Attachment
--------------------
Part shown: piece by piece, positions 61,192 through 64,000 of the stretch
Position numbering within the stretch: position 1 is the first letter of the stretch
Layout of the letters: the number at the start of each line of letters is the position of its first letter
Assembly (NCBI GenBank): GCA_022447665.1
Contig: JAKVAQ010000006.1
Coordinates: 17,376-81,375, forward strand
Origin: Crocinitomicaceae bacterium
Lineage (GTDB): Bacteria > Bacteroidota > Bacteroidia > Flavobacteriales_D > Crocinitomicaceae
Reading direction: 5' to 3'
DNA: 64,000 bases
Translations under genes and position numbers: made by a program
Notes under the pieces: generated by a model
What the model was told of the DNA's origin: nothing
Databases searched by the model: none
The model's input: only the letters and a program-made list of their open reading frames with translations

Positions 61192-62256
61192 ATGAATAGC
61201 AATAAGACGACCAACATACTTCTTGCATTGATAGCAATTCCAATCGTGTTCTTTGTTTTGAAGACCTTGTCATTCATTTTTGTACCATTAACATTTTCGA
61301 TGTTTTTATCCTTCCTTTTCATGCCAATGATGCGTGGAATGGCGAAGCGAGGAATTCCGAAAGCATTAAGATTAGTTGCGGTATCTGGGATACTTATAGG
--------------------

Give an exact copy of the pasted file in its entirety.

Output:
Part shown: piece by piece, positions 61,192 through 64,000 of the stretch
Position numbering within the stretch: position 1 is the first letter of the stretch
Layout of the letters: the number at the start of each line of letters is the position of its first letter
Assembly (NCBI GenBank): GCA_022447665.1
Contig: JAKVAQ010000006.1
Coordinates: 17,376-81,375, forward strand
Origin: Crocinitomicaceae bacterium
Lineage (GTDB): Bacteria > Bacteroidota > Bacteroidia > Flavobacteriales_D > Crocinitomicaceae
Reading direction: 5' to 3'
DNA: 64,000 bases
Translations under genes and position numbers: made by a program
Notes under the pieces: generated by a model
What the model was told of the DNA's origin: nothing
Databases searched by the model: none
The model's input: only the letters and a program-made list of their open reading frames with translations

Positions 61192-62256
61192 ATGAATAGC
61201 AATAAGACGACCAACATACTTCTTGCATTGATAGCAATTCCAATCGTGTTCTTTGTTTTGAAGACCTTGTCATTCATTTTTGTACCATTAACATTTTCGA
61301 TGTTTTTATCCTTCCTTTTCATGCCAATGATGCGTGGAATGGCGAAGCGAGGAATTCCGAAAGCATTAAGATTAGTTGCGGTATCTGGGATACTTATAGG